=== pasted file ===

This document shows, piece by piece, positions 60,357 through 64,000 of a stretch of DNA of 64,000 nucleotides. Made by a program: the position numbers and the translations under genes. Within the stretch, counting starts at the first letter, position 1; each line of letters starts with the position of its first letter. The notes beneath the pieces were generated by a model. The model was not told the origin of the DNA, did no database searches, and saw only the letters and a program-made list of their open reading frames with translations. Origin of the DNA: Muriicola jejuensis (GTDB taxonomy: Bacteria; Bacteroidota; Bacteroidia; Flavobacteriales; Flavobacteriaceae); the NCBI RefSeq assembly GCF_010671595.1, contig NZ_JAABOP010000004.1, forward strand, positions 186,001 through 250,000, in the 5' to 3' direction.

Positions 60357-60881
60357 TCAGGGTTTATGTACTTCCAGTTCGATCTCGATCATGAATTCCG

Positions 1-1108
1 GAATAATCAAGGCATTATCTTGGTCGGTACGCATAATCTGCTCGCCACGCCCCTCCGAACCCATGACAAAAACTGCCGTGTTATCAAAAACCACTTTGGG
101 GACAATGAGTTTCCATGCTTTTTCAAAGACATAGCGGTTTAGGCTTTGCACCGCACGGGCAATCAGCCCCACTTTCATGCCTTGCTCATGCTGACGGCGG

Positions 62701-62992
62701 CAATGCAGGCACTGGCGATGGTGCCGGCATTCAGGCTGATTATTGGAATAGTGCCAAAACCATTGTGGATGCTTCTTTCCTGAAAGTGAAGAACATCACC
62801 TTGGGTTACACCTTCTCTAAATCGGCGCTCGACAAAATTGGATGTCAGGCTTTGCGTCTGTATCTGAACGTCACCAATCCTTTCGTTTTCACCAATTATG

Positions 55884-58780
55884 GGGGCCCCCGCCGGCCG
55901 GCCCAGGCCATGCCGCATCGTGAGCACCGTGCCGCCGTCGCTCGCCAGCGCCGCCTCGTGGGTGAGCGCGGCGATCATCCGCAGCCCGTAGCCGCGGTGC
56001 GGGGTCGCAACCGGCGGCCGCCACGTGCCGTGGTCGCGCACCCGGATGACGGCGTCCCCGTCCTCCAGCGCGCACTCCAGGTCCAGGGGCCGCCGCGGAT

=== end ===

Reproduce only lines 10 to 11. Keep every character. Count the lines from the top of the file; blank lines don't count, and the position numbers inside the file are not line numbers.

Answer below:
Positions 55884-58780
55884 GGGGCCCCCGCCGGCCG